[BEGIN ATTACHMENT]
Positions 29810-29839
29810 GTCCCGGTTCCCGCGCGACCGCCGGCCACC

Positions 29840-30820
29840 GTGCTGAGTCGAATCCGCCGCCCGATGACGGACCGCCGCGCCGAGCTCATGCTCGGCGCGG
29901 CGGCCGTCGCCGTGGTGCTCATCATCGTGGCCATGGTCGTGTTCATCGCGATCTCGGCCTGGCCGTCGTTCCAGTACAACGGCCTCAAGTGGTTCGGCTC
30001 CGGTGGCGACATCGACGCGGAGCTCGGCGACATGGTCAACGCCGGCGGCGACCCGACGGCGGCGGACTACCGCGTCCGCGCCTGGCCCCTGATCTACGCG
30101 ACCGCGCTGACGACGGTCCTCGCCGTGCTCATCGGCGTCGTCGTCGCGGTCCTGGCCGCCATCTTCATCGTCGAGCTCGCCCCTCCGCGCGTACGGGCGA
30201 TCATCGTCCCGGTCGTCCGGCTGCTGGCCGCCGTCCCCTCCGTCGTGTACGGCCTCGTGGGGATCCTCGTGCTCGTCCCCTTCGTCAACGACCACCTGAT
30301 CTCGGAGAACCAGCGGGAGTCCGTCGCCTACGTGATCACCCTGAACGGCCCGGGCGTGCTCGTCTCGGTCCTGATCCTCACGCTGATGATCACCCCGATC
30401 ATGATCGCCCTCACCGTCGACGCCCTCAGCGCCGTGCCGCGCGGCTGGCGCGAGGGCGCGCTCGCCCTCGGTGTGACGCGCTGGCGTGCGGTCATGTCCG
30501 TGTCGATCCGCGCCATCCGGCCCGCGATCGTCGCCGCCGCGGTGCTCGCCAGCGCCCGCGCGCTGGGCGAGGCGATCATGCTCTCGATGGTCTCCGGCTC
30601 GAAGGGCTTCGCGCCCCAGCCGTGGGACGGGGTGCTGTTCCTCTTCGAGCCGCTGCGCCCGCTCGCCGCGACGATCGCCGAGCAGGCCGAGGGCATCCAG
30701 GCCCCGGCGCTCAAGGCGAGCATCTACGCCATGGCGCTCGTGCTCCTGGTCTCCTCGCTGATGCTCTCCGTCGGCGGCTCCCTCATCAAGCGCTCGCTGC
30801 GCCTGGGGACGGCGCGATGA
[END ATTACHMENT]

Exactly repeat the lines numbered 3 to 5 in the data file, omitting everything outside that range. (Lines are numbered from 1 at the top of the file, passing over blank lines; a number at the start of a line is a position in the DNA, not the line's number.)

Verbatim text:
Positions 29840-30820
29840 GTGCTGAGTCGAATCCGCCGCCCGATGACGGACCGCCGCGCCGAGCTCATGCTCGGCGCGG
29901 CGGCCGTCGCCGTGGTGCTCATCATCGTGGCCATGGTCGTGTTCATCGCGATCTCGGCCTGGCCGTCGTTCCAGTACAACGGCCTCAAGTGGTTCGGCTC